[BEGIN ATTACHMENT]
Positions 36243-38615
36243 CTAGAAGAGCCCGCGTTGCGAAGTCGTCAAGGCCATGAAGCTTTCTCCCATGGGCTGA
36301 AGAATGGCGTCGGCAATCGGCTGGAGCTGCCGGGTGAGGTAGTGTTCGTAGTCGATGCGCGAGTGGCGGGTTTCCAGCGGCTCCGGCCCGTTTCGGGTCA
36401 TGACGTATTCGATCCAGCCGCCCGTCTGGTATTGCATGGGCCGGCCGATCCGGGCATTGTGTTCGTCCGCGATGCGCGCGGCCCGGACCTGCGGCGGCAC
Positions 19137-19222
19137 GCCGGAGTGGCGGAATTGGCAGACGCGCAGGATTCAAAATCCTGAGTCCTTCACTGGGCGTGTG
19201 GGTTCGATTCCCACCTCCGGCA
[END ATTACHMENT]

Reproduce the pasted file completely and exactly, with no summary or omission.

Positions 36243-38615
36243 CTAGAAGAGCCCGCGTTGCGAAGTCGTCAAGGCCATGAAGCTTTCTCCCATGGGCTGA
36301 AGAATGGCGTCGGCAATCGGCTGGAGCTGCCGGGTGAGGTAGTGTTCGTAGTCGATGCGCGAGTGGCGGGTTTCCAGCGGCTCCGGCCCGTTTCGGGTCA
36401 TGACGTATTCGATCCAGCCGCCCGTCTGGTATTGCATGGGCCGGCCGATCCGGGCATTGTGTTCGTCCGCGATGCGCGCGGCCCGGACCTGCGGCGGCAC
Positions 19137-19222
19137 GCCGGAGTGGCGGAATTGGCAGACGCGCAGGATTCAAAATCCTGAGTCCTTCACTGGGCGTGTG
19201 GGTTCGATTCCCACCTCCGGCA